May 31, 2002
It's fifteen minutes away from
It's fifteen minutes away from my usual bedtime, but it's Friday night and I don't have to drag myself out of bed at 4:00 AM in the morning. I believe I'll stay up late and celebrate tonight. I have lots of White Zin and nothing else to do, except for laundry, dishes, vacuuming and other assorted domestic duties that I can ignore. I may blog late tonight. If the posts become incoherent, the White Zin is doing its job. (Note to the Masked One: alcohol units so far--4)
For anyone who wants to go back two weeks in my archives to Sunday before last, you'll learn that I went into a ninja-like state of hightened awareness because we were starting a run of experimental pigment at work. We've "experimented" with this stuff before, and everybody calls it "The Widowmaker," because it's the most difficult, contrary, uncompromising material I've dealt with in 22 years of manufacturing pigment. This crap was developed in a lab in Oklahoma City by a bunch of self-aggrandizing R&D people (fucked-up as football bats when it comes to the REAL WORLD) and thrust upon me like a root canal or a boil implant.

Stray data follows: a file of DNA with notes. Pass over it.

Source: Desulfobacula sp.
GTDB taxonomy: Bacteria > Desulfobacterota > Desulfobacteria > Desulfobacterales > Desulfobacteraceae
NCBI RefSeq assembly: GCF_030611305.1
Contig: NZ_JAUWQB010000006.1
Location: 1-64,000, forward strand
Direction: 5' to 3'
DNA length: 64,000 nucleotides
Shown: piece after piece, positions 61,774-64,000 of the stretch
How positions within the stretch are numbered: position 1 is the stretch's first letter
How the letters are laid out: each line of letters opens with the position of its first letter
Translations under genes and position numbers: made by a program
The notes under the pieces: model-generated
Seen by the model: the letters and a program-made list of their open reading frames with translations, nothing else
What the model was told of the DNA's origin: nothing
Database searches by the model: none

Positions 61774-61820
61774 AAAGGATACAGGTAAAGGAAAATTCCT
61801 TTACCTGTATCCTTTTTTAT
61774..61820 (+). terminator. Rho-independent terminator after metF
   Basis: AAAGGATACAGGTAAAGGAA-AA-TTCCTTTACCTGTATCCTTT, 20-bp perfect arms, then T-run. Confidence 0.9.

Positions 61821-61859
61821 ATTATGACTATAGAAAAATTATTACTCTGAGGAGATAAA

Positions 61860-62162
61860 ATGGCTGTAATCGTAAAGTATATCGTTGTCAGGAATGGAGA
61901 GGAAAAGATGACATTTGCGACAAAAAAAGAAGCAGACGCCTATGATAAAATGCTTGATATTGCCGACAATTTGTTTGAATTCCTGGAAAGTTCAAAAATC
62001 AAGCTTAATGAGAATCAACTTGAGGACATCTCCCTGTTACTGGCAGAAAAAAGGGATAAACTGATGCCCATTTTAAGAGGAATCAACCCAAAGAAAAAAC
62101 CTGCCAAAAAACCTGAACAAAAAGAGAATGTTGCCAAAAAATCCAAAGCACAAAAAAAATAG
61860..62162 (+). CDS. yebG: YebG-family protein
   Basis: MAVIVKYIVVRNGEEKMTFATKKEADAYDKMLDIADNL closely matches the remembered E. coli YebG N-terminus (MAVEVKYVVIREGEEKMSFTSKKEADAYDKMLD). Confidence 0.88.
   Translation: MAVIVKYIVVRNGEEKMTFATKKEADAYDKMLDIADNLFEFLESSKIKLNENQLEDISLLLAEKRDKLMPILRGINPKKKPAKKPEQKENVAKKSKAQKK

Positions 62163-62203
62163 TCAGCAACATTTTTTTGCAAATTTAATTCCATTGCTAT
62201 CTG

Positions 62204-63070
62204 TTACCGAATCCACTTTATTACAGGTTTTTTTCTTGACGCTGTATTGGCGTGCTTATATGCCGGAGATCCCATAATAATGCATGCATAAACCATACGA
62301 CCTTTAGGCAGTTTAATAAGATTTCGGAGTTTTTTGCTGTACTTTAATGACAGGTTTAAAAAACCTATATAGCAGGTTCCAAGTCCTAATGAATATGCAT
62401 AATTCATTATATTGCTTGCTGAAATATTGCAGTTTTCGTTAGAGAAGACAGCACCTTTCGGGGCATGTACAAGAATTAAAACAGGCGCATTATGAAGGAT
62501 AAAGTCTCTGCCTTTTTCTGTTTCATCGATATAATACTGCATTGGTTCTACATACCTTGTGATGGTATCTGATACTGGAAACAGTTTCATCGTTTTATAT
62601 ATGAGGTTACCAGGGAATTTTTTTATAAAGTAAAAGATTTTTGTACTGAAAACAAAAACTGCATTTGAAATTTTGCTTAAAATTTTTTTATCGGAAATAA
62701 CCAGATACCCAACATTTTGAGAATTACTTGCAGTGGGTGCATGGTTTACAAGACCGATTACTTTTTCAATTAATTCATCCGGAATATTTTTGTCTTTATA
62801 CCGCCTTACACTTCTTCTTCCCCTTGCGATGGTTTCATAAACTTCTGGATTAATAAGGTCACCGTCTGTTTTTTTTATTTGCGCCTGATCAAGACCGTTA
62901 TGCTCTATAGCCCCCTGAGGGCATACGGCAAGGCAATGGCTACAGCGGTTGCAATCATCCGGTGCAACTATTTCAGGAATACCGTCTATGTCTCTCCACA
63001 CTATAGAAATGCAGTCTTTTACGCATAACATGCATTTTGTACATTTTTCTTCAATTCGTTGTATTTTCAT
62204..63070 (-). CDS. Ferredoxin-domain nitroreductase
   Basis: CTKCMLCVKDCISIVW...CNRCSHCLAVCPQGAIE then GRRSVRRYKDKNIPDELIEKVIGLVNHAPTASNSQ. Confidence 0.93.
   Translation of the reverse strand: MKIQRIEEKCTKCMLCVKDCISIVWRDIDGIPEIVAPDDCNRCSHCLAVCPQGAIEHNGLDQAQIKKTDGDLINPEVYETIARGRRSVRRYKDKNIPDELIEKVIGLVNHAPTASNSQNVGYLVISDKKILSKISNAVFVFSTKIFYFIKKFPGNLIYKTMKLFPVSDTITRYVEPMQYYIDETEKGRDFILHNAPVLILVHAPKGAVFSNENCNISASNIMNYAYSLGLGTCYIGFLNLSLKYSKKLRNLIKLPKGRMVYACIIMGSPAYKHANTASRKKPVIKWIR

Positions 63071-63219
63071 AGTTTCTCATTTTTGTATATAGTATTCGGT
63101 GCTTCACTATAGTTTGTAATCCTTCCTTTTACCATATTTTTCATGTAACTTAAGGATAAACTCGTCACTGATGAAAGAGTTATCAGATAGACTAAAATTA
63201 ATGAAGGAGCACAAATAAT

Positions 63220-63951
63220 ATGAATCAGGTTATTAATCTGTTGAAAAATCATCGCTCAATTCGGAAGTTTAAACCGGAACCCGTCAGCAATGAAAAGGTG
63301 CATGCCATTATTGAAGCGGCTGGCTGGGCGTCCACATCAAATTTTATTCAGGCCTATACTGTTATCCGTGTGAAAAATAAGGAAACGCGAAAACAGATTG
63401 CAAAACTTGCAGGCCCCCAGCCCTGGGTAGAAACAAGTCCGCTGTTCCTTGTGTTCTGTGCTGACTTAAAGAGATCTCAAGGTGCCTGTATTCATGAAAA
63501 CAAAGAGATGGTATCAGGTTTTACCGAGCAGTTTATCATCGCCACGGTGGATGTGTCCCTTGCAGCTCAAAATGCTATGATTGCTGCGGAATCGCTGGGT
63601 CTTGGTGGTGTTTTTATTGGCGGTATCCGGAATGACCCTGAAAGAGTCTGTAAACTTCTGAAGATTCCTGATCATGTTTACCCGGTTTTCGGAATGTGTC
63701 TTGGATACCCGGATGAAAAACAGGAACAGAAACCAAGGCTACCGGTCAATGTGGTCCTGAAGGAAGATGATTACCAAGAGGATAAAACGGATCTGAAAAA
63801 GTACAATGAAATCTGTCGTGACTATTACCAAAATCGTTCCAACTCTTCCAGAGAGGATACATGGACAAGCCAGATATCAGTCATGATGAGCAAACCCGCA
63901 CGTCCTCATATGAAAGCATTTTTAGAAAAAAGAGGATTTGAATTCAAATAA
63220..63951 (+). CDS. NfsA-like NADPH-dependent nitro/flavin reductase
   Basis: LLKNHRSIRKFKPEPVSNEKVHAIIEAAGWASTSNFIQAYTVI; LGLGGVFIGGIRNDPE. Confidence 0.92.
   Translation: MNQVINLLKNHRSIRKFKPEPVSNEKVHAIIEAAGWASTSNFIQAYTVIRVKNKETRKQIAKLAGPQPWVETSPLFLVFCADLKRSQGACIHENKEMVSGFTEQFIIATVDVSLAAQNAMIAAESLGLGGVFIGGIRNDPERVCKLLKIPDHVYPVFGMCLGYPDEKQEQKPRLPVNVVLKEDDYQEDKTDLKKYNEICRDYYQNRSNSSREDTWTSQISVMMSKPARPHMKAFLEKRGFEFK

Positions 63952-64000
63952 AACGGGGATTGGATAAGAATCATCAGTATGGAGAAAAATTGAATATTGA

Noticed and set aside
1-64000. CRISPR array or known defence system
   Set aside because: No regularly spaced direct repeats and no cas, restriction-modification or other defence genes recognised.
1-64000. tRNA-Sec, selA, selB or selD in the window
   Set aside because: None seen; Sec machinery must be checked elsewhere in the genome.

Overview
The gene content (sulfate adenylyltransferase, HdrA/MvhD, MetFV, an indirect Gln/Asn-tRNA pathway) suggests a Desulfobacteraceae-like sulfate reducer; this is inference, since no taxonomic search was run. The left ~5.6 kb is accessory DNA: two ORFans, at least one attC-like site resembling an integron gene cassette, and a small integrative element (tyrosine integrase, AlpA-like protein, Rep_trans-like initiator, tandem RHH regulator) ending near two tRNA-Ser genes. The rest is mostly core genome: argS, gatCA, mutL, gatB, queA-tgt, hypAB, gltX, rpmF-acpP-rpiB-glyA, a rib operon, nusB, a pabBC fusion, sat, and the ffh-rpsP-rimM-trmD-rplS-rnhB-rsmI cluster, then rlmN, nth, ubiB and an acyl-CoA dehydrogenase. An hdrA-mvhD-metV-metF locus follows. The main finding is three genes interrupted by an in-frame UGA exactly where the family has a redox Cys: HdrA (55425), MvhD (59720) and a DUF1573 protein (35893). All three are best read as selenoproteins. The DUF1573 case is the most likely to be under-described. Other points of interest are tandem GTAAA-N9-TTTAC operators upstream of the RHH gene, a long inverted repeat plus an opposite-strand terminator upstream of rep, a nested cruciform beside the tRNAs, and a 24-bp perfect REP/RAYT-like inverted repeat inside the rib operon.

The only difference with this run was THEY weren't going to be there calling all the shots, running around like roaches on the kitchen floor and blaming every failure on my area of operations. They stayed home (THANK GOD!), kinda mailed in their request, and stood back, ready to rip me and all my people to shreds when everything went to shit.
It's been the best run of the best quality they ever saw. Now, those same assholes who covered their butts by blaming every previous problem on me and my incompetent crew are scrambling like drowning rats to find something they can crawl atop to take credit for what WE DID without THEM.
We have a meeting to review the situation next week. I wish I could absorb four units of alcohol before I walked in there, because then I would have the Dutch Courage to state the truth. When the chattering started from the people who breathe all that rarefied air in R&D labs, I would stand up and say, "SHUT UP! If you fuckheads would stay the hell out of our way, we can make ANYTHING YOU WANT! We're PIGMENTEERS, goddammit. Now, fly your self-important asses back to Oklahoma City and bask in the glory of this product you developed. And leave us alone to make it."